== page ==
Tuesday, May 8, 2018

Tennessee Formal Opinion finds that prosecutors' ethical duty to disclose evidence to the defendant is broader than duty under Brady v. Maryland

As I have discussed before, some cases or ethics opinions have found that the ethical duty to disclose exculpatory evidence is broader than the duty established by Brady v. Maryland (DC and New York, for example, see here and here). Others have held both duties are the same (Wisconsin, for example).

We can now add the Tennessee Supreme Court's Board of Professional Responsibility to the list of those who think the duty is broader.  You can read its ethics opinion on the issue here.  You can read a comment on it, here.

If you want to read about how a prosecutor approaches the issue of exculpatory evidence, go here.

How not to practice law: lie to judge about family emergency after Instagram posts show you were on vacation

Here is the latest installment in our running list of dumb things lawyers do.  In today's tale, the lawyer claimed to have missed a deadline because she had to leave the country because of a family emergency.  The court found the attorney's claims were false, as exposed by social media posts.  Go here for the full story.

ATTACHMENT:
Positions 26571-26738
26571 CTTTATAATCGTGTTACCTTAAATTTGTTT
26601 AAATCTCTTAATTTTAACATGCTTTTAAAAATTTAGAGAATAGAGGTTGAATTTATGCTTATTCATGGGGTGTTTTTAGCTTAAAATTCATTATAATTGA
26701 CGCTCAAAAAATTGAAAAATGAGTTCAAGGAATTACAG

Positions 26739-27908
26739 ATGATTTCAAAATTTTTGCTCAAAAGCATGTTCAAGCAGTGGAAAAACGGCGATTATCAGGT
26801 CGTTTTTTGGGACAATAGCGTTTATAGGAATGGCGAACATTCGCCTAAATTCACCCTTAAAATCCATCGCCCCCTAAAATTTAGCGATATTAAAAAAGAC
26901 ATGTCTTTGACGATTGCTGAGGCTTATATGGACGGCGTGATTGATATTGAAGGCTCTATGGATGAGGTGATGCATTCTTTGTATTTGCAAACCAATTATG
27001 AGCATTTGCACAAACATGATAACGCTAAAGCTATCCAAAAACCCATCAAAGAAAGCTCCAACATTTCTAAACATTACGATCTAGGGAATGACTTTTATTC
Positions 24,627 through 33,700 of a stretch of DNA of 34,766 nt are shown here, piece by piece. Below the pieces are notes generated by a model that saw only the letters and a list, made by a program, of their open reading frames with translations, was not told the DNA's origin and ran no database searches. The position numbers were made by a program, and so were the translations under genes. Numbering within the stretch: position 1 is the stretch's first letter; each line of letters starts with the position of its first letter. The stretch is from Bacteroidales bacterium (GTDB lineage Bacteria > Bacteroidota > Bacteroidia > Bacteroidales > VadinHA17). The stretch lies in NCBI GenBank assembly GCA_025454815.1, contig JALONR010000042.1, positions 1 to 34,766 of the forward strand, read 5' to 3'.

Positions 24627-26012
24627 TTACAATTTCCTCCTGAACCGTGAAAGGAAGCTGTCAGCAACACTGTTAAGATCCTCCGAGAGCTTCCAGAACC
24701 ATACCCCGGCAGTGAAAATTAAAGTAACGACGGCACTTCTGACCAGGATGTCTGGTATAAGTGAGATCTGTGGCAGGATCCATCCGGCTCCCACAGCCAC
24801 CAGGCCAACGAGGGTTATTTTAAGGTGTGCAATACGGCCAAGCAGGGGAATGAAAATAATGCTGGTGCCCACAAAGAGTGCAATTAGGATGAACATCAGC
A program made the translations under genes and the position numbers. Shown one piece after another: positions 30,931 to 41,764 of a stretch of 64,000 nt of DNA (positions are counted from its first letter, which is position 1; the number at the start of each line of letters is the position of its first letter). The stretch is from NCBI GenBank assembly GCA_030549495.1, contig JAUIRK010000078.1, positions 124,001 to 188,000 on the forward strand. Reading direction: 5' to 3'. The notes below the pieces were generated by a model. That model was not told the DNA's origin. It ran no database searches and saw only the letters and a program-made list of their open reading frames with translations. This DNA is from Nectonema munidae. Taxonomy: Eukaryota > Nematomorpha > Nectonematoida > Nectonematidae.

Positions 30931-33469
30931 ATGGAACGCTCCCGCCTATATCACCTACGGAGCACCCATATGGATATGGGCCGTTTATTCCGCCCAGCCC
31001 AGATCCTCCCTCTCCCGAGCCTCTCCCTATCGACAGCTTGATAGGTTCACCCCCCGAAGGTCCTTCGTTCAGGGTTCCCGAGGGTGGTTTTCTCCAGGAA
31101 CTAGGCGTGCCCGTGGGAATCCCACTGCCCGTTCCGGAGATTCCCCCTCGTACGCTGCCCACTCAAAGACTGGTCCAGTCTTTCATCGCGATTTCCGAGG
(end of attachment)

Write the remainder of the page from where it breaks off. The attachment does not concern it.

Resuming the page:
Can a lawyer accept Bitcoin as payment for legal fees?

Over at Ethical Grounds, Michael Kennedy discusses Nebraska’s Lawyers Advisory Committee's  Ethics Advisory Opinion 17-03, which appears to be the only formal opinion on whether an attorney can accept Bitcoin (or other cryptocurrencies) as payment for legal fees. 

As he explains, the answer is essentially yes, as long all applicable rules are followed.  You can read the full opinion here.